Biden’s COVID-19 relief plan, deadly car crash near US-Mexico border: 5 things to know Wednesday

Senate braces for marathon debate on Biden’s COVID-19 relief plan

President Joe Biden’s months-long crusade to pass a $1.9 trillion COVID-19 stimulus plan may enter its final stretch Wednesday, when senators could begin 20 hours of debate on the measure that is expected to come to a vote later in the week. Senate Majority Leader Chuck Schumer said Tuesday Democrats are “on track” to pass the bill by March 14, when a federal boost to unemployment benefits expires. “I expect a hearty debate. I expect some late nights on the floor,” he said. Meanwhile in the House, leaders are eyeing a final vote as soon as Monday, a timeline that means the bill – with its $1,400 stimulus checks, funding to state and local governments and tax credits for families – could become law by next week. 

  • Democrats left scrambling on a $15 minimum wage now that it appears left out of COVID-19 stimulus bill

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Investigation into deadly SUV crash near U.S.-Mexico border

At least 13 people died after an SUV packed with dozens of passengers collided with a semi-truck near the U.S.-Mexican border Tuesday, according to California Highway Patrol officials. Investigators are still piecing together why more than two dozen people were crammed into the vehicle, where they were coming from and where they were going. “Obviously, that vehicle is not meant for that many people,” said California Highway Patrol Division Chief Omar Watson. “It’s unfortunate that that number of people were put into that vehicle.” Macario Mora, a spokesman for Customs and Border Protection in Yuma and El Centro, said the Border Patrol was helping other law enforcement with the crash. He said the immigration status of those in the SUV was unknown and being investigated. 

Law enforcement officers work at the scene of a deadly crash in Holtville, Calif., on Tuesday, March 2, 2021. (Photo: Gregory Bull, AP)

Texas, Mississippi end mask mandates and open businesses to full capacity

Defying warnings from federal health officials about the need to stay vigilant against the coronavirus, the Republican governors of Texas and Mississippi said they’re lifting COVID-19 restrictions, including mask mandates. Mississippi Gov. Tate Reeves announced that, starting Wednesday, all county mask mandates would be lifted and businesses allowed to operate at full capacity. “Our hospitalizations and case numbers have plummeted, and the vaccine is being rapidly distributed. It is time!” Reeves said. Meanwhile, Texas Gov. Greg Abbott said he’s moving to “open Texas 100%” and will issue a new executive order to take effect March 10 rescinding most of his earlier orders. The U.S. has more than 28.7 million confirmed coronavirus cases and 516,400 deaths, according to Johns Hopkins University data.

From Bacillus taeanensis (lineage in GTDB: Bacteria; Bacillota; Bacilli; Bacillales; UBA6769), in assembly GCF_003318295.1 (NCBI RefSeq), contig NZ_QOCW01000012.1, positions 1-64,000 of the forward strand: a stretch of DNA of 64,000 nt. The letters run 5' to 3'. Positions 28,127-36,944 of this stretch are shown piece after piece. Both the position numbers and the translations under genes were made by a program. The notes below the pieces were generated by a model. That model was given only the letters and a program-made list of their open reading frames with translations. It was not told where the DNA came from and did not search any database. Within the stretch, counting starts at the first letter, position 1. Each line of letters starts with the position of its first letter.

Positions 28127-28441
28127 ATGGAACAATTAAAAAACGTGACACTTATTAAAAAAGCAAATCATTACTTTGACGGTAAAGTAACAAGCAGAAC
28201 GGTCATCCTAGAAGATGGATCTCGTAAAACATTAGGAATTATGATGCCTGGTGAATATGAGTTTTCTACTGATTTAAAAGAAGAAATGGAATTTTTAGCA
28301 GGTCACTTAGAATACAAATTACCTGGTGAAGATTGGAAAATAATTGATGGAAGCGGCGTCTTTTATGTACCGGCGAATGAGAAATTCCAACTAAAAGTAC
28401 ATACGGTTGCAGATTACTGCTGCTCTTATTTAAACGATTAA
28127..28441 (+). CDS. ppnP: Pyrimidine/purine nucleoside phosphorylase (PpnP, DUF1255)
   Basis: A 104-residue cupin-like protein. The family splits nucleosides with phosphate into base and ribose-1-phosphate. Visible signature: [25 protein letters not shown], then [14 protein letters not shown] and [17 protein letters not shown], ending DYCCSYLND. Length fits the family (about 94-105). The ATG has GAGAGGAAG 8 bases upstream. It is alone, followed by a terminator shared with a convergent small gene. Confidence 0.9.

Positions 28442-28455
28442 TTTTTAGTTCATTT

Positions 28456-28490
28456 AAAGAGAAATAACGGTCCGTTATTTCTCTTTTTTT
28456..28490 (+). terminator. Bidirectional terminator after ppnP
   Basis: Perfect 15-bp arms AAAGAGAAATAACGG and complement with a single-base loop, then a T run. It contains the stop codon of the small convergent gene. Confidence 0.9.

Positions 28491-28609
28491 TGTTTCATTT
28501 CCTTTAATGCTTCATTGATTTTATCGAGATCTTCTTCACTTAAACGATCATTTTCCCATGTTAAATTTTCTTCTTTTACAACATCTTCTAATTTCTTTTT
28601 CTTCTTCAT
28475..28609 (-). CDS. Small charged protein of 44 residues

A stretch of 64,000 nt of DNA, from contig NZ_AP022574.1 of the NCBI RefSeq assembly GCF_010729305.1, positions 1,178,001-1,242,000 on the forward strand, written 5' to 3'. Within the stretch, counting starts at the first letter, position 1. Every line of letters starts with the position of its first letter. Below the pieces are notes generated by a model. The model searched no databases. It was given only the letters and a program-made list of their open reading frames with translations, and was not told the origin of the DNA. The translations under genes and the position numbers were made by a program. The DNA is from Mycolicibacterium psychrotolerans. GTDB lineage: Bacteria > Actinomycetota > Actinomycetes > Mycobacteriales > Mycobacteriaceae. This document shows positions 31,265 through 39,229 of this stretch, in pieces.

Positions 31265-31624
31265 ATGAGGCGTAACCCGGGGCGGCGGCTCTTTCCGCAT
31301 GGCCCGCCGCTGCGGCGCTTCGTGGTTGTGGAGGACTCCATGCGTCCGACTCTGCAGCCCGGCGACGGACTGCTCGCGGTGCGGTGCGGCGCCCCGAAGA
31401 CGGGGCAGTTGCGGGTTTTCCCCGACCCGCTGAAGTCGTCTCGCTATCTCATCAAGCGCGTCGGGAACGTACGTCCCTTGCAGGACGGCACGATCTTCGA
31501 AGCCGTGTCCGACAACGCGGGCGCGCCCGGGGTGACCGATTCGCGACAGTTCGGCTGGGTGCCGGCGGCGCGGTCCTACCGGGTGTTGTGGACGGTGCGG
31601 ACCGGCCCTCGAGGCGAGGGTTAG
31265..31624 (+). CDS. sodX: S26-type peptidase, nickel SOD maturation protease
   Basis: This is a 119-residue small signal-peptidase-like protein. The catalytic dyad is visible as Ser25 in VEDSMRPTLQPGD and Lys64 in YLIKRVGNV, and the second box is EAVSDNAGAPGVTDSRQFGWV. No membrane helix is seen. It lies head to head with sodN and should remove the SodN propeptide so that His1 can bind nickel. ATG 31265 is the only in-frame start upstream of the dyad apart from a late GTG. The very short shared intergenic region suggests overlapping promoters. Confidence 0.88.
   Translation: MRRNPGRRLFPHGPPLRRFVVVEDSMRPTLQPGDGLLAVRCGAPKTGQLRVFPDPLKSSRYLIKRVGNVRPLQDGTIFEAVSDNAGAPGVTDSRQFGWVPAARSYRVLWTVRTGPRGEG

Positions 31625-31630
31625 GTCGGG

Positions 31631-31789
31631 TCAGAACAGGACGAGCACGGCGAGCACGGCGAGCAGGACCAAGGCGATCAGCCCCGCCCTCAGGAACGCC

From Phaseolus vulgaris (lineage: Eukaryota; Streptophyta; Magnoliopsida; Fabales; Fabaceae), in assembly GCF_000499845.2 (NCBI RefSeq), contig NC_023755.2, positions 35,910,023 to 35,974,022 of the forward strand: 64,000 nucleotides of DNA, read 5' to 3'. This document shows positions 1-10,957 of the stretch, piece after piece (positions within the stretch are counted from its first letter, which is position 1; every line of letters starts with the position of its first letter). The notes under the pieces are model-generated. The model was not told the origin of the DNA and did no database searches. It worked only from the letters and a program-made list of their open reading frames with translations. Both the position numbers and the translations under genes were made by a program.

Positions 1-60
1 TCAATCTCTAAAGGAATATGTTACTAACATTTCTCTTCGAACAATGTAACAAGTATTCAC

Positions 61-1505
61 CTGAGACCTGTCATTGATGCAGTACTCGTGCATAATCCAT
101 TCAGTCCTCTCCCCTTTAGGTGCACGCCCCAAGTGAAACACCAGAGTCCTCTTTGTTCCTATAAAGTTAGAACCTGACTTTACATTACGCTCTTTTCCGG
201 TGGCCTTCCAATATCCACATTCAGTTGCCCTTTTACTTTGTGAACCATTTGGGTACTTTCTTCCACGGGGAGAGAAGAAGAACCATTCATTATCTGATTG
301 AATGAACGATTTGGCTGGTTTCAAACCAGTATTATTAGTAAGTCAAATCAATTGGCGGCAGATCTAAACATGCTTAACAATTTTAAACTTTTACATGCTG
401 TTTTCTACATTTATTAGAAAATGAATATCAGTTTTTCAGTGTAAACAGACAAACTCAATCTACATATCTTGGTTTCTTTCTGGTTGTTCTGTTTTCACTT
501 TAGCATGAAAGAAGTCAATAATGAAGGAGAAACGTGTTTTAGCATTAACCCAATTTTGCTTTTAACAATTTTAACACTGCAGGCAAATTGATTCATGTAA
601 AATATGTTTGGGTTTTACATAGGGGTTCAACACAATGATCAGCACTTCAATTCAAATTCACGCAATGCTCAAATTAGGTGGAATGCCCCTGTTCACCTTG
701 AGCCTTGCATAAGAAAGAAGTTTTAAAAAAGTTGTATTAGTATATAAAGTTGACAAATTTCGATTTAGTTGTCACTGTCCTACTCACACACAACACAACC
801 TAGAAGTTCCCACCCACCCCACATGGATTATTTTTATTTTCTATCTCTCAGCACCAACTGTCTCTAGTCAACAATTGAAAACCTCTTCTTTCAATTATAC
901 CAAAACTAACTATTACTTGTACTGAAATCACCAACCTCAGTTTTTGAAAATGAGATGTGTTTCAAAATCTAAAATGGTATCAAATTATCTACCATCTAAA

• ‘Vaccine angels’ can only do so muchUS struggles to make it easier to find COVID-19 vaccination appointments
  • Tracking COVID-19 vaccine distribution by state: How many people have been vaccinated in the US?

Both states' governors signed executive orders canceling the mandates of facemasks and are returning to pre-pandemic standards.


Acting Capitol Police Chief to testify before House committee

Acting Capitol Police Chief Yogananda Pittman will testify before the full House Appropriations subcommittee on Wednesday after confirming last week that Officer Brian Sicknick died in the “line of duty” during the Jan. 6 riot at the U.S. Capitol.About 140 officers were injured during the riot, suffering head and back injuries, gouged eyes and severed fingers. Security video played at the Senate impeachment trial of former President Donald Trump showed officers beaten, trampled and at least one crushed in a door. On Tuesday, FBI Director Christopher Wray told the Senate Judiciary Committee there is an investigation into Sicknick’s death, but he couldn’t say whether a cause of death has been determined. Wray noted that the investigation is of great interest because Sicknick protected lawmakers in the Capitol.  

  • Capitol Police officer Brian Sicknickwho died after pro-Trump riot was veteran and war critic
  • Acting Capitol police chief: No ‘specific credible threat’ before riot; officers unsure of lethal force authority

Rockets strike Iraq base housing U.S. troops ahead of papal visit

Multiple rockets struck an airbase in Iraq hosting U.S. troops on Wednesday, according to a spokesman for the U.S.-led coalition forces in the country. Col. Wayne Marotto said ten rockets hit Ain al-Asad airbase in Anbar province at 7:20 a.m. and Iraqi security forces were leading an investigation into the incident. The attack comes days after the Pentagon launched airstrikes against Iran-aligned militia targets along the Iraq-Syria border, and Pope Francis’ scheduled visit to Iraq on Friday. 

  • Biden’s Syria airstrikes test US role as world’s police, get bipartisan support — and criticism
  • ‘Reckoning is near’: America has a vast overseas military empire. Does it still need it?

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